Copublished with Carpenter Center for the Visual Arts
Design by James Goggin, Practise

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PER/FORM
How to Do Things with[out] Words

 
Chantal Pontbriand (Ed.)
Per/Form
How to Do Things with[out] Words

Contributions by Jean-Pierre Cometti, Amelia Jones, Antonio Negri, Chantal Pontbriand, José Antonio Sanchez; visual essays by Mathieu Abonnenc, Jennifer Allora & Guillermo Calzadilla, Brad Butler & Karen Mirza, Geneviève Cadieux, Adrian Dan, Angela Detanico & Rafael Lain, Carole Douillard, Cevdet Erek, Köken Ergun, Esther Ferrer, Chiara Fumai, Simon Fujiwara, Ryan Gander, Dora García, Camille Henrot, Sandra Johnston, Latifa Laâbisi, La Ribot, Ines Lechleitner, Franck Leibovici, Cristina Lucas, Haroon Mirza, Roman Ondak, Falke Pisano, Chloé Quenum, Pedro Reyes, Julião Sarmento, Ulla von Brandenburg, Carey Young, Héctor Zamora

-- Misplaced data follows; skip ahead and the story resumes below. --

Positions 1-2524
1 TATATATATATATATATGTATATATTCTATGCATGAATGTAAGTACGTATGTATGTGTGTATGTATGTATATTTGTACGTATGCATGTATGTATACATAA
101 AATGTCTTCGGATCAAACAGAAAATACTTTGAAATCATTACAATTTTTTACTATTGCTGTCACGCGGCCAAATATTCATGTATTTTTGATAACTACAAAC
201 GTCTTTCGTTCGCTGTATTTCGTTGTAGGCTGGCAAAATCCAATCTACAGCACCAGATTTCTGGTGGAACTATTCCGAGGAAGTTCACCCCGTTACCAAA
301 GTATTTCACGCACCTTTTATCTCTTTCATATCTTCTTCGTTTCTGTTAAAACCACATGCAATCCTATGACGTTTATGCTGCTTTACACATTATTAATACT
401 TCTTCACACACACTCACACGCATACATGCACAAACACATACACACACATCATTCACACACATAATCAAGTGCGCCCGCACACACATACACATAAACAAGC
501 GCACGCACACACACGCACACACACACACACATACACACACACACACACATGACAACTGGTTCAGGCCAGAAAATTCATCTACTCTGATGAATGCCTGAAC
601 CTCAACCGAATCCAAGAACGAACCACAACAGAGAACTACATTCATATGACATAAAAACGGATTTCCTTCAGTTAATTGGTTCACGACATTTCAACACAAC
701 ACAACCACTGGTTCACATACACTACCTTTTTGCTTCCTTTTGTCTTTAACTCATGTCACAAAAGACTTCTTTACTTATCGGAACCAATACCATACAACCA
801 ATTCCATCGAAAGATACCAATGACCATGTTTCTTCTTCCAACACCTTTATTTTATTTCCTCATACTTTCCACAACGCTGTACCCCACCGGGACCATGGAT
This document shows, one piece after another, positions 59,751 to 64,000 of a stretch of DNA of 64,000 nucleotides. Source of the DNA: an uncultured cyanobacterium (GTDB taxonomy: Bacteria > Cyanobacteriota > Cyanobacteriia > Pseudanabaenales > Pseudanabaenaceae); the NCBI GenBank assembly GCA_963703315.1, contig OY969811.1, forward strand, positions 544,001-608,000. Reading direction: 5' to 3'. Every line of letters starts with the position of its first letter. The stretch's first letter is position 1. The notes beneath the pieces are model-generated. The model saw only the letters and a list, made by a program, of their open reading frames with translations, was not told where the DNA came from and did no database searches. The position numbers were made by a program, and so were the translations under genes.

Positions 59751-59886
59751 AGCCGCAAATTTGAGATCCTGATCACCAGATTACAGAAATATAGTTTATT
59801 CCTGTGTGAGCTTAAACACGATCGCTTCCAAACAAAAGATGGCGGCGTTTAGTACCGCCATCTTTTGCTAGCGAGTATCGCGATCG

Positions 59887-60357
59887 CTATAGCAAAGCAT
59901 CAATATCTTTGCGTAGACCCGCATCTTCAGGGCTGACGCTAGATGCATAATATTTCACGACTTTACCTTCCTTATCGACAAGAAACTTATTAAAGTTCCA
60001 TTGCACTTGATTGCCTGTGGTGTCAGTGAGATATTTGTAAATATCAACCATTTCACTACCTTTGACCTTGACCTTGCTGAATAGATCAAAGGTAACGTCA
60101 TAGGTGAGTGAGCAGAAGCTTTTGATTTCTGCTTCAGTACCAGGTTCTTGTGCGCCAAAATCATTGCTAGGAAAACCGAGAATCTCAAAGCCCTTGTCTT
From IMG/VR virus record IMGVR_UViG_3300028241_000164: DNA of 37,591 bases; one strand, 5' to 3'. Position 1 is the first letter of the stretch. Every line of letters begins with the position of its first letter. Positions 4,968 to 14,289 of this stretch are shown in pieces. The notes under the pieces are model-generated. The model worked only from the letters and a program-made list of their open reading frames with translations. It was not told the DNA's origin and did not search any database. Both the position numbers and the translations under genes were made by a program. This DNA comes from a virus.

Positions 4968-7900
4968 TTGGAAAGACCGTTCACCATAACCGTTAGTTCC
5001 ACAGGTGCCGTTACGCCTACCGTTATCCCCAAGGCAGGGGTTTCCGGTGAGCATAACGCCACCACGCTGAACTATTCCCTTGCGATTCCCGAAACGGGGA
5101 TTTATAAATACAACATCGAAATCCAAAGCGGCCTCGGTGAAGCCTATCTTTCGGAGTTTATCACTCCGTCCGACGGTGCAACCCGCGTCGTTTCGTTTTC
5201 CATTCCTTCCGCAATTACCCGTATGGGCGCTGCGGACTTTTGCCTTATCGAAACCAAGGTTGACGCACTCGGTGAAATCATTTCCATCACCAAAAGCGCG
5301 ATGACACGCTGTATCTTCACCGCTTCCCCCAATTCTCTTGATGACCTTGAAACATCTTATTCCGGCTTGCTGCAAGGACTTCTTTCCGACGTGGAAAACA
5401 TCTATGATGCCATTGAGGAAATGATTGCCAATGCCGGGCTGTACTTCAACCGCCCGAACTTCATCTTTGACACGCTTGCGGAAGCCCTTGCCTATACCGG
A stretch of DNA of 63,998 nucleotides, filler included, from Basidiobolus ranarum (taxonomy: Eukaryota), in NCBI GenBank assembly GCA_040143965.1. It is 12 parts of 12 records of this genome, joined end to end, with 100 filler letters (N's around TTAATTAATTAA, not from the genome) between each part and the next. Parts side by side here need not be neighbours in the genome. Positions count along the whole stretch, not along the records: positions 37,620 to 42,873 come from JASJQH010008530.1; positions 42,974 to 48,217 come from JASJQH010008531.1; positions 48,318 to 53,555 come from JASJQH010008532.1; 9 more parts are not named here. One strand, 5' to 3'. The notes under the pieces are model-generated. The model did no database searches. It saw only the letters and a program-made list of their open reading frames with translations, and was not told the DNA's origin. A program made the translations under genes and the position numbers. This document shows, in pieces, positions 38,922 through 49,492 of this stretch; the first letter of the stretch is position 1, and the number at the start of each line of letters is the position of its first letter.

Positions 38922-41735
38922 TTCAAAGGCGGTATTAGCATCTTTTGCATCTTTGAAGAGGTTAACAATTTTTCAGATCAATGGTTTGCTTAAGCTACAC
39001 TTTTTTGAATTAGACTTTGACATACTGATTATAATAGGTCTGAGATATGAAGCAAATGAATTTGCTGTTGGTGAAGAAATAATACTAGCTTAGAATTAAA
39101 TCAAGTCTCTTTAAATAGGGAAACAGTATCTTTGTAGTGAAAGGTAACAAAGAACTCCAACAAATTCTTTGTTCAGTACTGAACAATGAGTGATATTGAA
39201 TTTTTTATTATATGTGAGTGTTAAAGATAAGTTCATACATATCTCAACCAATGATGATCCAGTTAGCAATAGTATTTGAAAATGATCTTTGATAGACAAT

Performativity explores the in-between space when bodies or objects are left to perform. The fact that we are living more and more in an “immaterial” world, dominated by mediatization (which some call spectacle), the impact of globalization, the increasing tendency to think of politics as biopolitics—these different factors enhance performance over materiality, or object making. Per/Form investigates the process of this enhancement—how to work through form, and how to let form speak for itself.

The meaning of performance and performativity today are examined here through different modes of “display”: a book, an exhibition, and its three “Intensity Days” of performative situations. This book compliments these events and the sixteen installations of the exhibition curated by Chantal Pontbriand, “PER/FORM_How to Do Things with[out] Words” (CA2M Centro de Arte Dos de Mayo in Madrid, March 22–September 21, 2014), with theoretical texts and visual essays by thirty participating artists, including musical scores, drawings, documents, and photographs, which all work together to generate various perspectives on the subject through different theoretical premises (politics, experience, immateriality, action, realization, manifestation) and also through the artists’ many diverging perspectives.